King Boston dedicated the Embrace Memorial, honoring Dr. Martin Luther King, Jr. and his wife Coretta Scott King, on April 27 in a ceremony at the Parkman Bandstand on Boston Common.
Imari Paris Jeffries, executive director of King Boston, was joined by colleagues from King Boston, as well as Boston’s head of environment, energy and open spaces, the Reverend Mariama White-Hammond, the designer of Embrace Hank Willis Thomas, Amandi Music, Boston Mayor Michelle. Wu, Governor Charlie Baker and U.S. Attorney Rachael Rollins, along with supporters and funders, for the celebration, which took place on what would have been Coretta Scott King’s 95th birthday.
The Embrace memorial will be a 22ft bronze sculpture of the hands and arms of the Reverend Martin Luther King, Jr. and Coretta Scott King, based on a 1964 photo of the two after King discovered he had won the award Nobel Peace Prize. .
The design was chosen from 126 submissions from around the world by an art team from King Boston and the City of Boston, after being narrowed down to five finalists. The Embrace was designed by Hank Willis Thomas and MASS Design Group, and will be located near the Tremont Street side of the Boston Common.
According to a press release, “The monument will be the nation’s largest memorial to equity, representing Boston’s path to becoming the city where all are welcome and a place of opportunity for all.”
Imari Paris Jeffries said at the event, “This moment represents the power of all of us and is part of a vision to create a radical, equitable, and inclusive Boston by 2030, the city’s 400th anniversary.”
Alongside the Embrace Memorial, King Boston has plans for a Center for Economic Justice, which King Boston’s website says will be “grounded in community engagement and aimed to generate the data and knowledge needed to inform movements at home.” local level and beyond.” The center will eventually become a “research institute” and partner with “community groups, coalitions and other stakeholders,” the website says.
Sam Giarratani, a public art manager who worked closely with Hank Willis Thomas on the design side of the memorial process, is originally from Revere and moved to Winthrop when she was a teenager.
“It was amazing, for lack of a better word,” Giarratani told the Transcript. “I started this in 2018 and through the pandemic, through the mayoral changes, it’s still happening and there’s a huge hole in the ground and I’m really, really proud of my city that this is actually happening. “
Giarratani is one of the founders of Negative Space, LLC, a New York-based production management company for public art campaigns.
“I operate behind the scenes of the artwork,” she said, “coordinating the vision.”
She added, “It’s a really interesting artistic administrative role.” She said she was working “very closely and collaboratively” with those involved in the project, including the landscapers and visionaries behind the idea of putting a memorial on Boston Common.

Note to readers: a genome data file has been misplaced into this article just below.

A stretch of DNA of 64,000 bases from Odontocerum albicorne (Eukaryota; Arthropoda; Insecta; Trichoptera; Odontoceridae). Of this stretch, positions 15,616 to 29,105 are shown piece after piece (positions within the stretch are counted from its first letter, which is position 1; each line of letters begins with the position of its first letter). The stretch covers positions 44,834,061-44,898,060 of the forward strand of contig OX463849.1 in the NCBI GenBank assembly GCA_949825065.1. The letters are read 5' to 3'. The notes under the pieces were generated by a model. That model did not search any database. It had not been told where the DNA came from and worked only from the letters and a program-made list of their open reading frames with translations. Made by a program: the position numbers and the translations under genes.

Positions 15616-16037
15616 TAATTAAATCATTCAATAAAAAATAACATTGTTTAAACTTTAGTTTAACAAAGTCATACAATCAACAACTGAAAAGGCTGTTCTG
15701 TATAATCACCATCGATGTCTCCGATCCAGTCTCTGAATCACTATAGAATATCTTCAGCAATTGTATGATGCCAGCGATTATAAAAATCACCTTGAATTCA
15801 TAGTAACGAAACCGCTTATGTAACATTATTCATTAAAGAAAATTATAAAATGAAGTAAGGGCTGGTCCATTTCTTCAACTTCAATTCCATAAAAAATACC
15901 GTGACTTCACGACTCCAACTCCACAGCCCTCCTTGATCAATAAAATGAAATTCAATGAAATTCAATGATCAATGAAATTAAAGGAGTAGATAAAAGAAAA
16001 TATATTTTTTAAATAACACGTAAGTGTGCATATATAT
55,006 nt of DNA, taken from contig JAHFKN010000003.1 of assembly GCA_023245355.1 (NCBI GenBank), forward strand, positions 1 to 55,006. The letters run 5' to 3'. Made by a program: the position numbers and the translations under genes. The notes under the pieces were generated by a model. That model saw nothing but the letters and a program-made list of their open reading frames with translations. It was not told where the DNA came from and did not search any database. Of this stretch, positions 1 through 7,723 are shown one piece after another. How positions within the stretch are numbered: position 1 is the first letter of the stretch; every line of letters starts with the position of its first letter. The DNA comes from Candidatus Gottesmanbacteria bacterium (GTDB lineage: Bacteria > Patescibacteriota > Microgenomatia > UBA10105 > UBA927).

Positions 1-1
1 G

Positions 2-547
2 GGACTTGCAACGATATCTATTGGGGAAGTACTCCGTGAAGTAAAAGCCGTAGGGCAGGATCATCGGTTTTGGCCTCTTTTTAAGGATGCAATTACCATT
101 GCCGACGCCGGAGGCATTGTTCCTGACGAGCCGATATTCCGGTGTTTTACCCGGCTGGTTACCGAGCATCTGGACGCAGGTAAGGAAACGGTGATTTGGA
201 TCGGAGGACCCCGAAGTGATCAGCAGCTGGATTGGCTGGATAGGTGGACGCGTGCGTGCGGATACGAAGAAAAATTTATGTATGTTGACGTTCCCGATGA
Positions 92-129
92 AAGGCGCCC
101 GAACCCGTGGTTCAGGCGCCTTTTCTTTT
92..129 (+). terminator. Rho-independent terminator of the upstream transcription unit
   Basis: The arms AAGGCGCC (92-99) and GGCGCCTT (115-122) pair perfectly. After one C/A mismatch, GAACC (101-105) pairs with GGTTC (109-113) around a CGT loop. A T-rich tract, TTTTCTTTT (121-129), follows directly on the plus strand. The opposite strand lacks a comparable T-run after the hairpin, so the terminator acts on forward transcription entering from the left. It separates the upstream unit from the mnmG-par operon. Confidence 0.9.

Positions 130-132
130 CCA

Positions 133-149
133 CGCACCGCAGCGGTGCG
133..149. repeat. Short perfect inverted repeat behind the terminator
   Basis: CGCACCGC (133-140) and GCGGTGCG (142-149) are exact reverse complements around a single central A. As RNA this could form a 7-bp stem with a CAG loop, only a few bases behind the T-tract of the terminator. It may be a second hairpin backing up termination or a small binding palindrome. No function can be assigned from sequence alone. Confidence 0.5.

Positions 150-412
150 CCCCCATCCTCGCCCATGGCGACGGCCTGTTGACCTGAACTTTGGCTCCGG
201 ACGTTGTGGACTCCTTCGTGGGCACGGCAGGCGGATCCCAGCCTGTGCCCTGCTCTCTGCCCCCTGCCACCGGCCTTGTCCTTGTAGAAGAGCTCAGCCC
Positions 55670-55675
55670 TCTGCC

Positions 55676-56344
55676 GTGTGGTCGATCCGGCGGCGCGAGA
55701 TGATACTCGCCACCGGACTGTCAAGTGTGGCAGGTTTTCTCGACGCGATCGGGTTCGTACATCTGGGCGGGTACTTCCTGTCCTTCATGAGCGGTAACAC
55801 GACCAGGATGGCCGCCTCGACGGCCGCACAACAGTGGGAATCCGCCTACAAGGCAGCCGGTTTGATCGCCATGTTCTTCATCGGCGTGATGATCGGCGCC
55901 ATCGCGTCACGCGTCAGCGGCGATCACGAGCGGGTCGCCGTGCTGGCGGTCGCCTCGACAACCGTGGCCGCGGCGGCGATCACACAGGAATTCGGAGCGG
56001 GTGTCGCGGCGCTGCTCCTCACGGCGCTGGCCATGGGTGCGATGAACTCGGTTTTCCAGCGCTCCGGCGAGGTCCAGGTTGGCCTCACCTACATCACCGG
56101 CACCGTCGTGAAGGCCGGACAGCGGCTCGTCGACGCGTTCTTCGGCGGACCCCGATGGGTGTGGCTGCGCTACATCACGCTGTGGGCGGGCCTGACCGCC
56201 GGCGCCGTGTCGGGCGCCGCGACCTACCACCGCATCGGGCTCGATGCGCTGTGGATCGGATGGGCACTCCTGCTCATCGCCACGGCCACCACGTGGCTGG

Giarratani said she was happy to see “so many people supporting this project” during the inauguration of the works last Wednesday.
“Just like seeing people from all industries show up, I think, indicates that this is a really important groundbreaking thing that’s happening – not just to put a monument in one of the oldest parks in the country, but to kind of talk about the racial history that we have and I know that Boston can kind of gloss over some of the issues that they’ve had in the past,” she said. “It’s kind of show that they are ready to commit and do the work.”
She praised King Boston for his work to “elevate Boston’s black community” and said she looks forward to people interacting with the memorial, which is set to be officially unveiled on Martin Luther King, Jr. next year.
She said she hopes the Embrace memorial will become as important to the park as the Make Way for Ducklings statue has become.
“I hope it becomes part of the park’s ecosystem, and I’m excited to see people taking photos below and reading around it and just adding to the backdrop.”
Giarratani said construction will continue until December, when the piece is expected to be fully installed.
“I’m just super grateful,” she said.
At the dedication, Reverend Mariama-White Hammond led a land reconnaissance, reminding those present that the land that is now Boston Common is the “traditional homeland of the Massachusett Tribe.” She added: “We are so happy today to celebrate the legacy of the kings and their love.”
Embrace designer Hank Willis Thomas thanked those involved in the making of this memorial, saying, “It’s an incredible amalgamation of so many people’s love for humanity; love for the possibility of what we can do and what can happen when we work together.
King Boston Art Selection Committee Member Barry Gaither spoke about the selection process and why The Embrace was chosen as the winner.
“We came to the Embrace,” he said, “and it posed to us the great question of ‘how do you express love simultaneously in an intimate and global sense?’ The embrace represented this distillation of the gesture.
Governor Charlie Baker also made the remarks, saying “it’s the kind of thing that forces everyone to come to terms with the idea that every day if you’re not moving forward, you’re going backwards.”
He continued: “And I really hope that this memorial and all that it represents, and the work that will be done by the center in the future, will be there to constantly remind us of what remains to be done and why. it’s so important that it’s done here in the Commonwealth and here in the city of Boston.
For more information about the memorial and about King Boston, visit kingboston.org, and for more information about Sam Giarratani’s society, visit https://negativespace.rocks.